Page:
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Vigliotti: Finding and keeping home in an outpost that retains its character | COMMENTARY

In the summer twilight, amid shadow-swept meadows and night-rushed farm fields, two empty roads approached each other, met for just a moment, and parted into the darkening world. The glittering, speckled glow of firefly lights appeared and vanished, appeared again, receding into the distance that, without the sun, seemed to reach on with the all the unrelenting vastness of space. Somewhere across that distance, the stars seemed to touch the Earth. My friends and I, driving back from Gettysburg but not quite wanting to return home just yet, decided to find somewhere in Carroll County we’d never been before.

I considered this at the steering wheel; and ideas about which way to go were as numerous as those friends in my car. We’d been listening to music, and talking about life, girls, where we wanted to end up 10 years from then, what God might have in store for us, and here we were at a crossroads in the place where we’d grown up. The idea was to get lost, and find our way back home. But within a moment of reaching those two roads, one of us recognized where we were. Accordingly, we took the other road.

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Among the reasons that Carroll was founded, we learn in Nancy M. Warner’s book “Carroll County, Maryland: A History, 1837 – 1976”, was, in part, the difficulty of having to travel to either Baltimore or Frederick for legal, business, and other errands over “poor roads.” Certainly, something closer to home with improved roads would be far more convenient for various reasons, including that Carroll herself is quite distinct in many respects from her neighbors. Most notably, she was and remains home for us.

So much of what draws people to Carroll — either those that have had the wonder of living here their whole lives or those who have fallen in love with her and moved in — is the realization that this is storied American heartland with good, decent citizens and a better way of life. In such respects, she is a refuge against the wider whirlwind of tempestuous events in other parts of Maryland, and indeed, across several other places in the United States.

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Our current landscape in America is one of challenges, between pandemic and protests, vitriolic rhetoric and violent riots. These events have touched us here in Carroll in certain ways, marks of national tragedy reflected in local concern. We are rightly concerned with losing our way in the course of such events, of losing hold of the best of everything we are as Americans. Some have even told us that we have to do this to be better.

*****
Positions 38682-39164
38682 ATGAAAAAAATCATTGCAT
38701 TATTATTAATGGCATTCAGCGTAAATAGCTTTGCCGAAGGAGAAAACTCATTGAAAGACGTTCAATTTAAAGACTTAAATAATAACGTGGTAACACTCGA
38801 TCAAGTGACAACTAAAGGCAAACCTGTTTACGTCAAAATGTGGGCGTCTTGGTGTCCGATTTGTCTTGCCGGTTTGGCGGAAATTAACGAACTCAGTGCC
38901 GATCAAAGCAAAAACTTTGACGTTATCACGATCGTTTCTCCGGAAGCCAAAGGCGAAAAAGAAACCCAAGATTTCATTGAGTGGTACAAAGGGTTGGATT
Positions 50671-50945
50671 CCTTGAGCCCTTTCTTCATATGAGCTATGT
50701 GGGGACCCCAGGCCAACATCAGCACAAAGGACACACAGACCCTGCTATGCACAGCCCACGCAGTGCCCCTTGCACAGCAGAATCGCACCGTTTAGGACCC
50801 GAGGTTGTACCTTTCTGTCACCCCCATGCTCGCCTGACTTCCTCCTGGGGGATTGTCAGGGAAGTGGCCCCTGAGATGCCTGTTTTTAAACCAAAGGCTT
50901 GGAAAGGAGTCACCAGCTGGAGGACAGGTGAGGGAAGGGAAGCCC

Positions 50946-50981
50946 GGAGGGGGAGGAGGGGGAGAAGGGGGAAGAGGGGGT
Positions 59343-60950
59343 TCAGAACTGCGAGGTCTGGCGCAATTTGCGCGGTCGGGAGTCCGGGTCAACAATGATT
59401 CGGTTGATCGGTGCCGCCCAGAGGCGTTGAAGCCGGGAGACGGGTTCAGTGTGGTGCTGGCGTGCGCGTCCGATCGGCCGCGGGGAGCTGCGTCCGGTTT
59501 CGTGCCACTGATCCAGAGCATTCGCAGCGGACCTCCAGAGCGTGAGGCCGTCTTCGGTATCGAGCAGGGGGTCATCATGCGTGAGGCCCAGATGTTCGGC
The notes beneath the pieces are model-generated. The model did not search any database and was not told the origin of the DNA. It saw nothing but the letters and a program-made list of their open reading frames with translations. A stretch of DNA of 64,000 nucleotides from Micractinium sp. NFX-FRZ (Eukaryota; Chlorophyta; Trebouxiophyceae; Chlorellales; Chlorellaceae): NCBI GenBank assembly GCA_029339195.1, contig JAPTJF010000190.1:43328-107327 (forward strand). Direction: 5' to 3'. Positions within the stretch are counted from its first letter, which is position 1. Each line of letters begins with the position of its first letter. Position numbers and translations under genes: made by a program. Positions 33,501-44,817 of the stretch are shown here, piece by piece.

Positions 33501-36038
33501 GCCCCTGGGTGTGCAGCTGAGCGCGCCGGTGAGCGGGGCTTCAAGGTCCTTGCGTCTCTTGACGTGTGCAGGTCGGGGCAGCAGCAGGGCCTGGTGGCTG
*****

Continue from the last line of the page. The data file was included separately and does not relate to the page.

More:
When those individuals speak of “better,” they really mean “different.” They urge us on not forward, but toward a failed past, a red horizon in which espoused equality was merely a façade for brutal statist conduct. It only makes sense that we should be concerned about this, for there are many advancing the renewal of this archaic curtain.

Carroll County, amid the variating trends of her neighbors, has managed to retain enough of her traditional character and moral nature to have become distinct, an outpost of sorts in this part of Maryland. It isn’t merely political, that distinction, but it is also a matter of the heart and of the mind, of the idea that home means something, and so must matter against the greater arc and current of national events that appear locally.

There are many good people in the surrounding areas who are striving to get back to their home, and to their credit, they refuse to give in. In the present, Carroll stands as a kind of roadmap model, a reminder elsewhere of home that might be returned. Hence, the love that those who live here have for our county. In so doing, Carroll’s voters have consistently made wise choices in those local elections which directly affect both town and county, and in those selected to represent her in Annapolis and Washington, D.C. Such is a perennial responsibility toward home.

That night so many years ago with my friends proved to be as uneventful as it was memorable and amusing — because no matter where we drove, at least one of us knew where we were. But something else I carried with me from that night was a kind of comfort in knowing that someone did always know where we were, that we were never too far removed from home to find our way back. God lifts His hand, and ignites a star. The American Dream is still a promise, here.

As Americans, we make choices. Decision-making is inherent in our nature and our way of life. Who knows what roads down which we may some day travel, including those of our own determination? We, each of us, stand at a crossroads in every hour, beneath a star-emblazoned sky, not merely in politics, but in every aspect of our lives. We should take comfort that Carroll County’s early citizens determined that such journeys should say something of keeping home, that they found the way. That choice, too now, is ours.

Joe Vigliotti, a contributor to The Flip Side and a Taneytown city councilman, writes from Taneytown. His column appears every other Friday. Email him through his website at www.jvigliotti.com.

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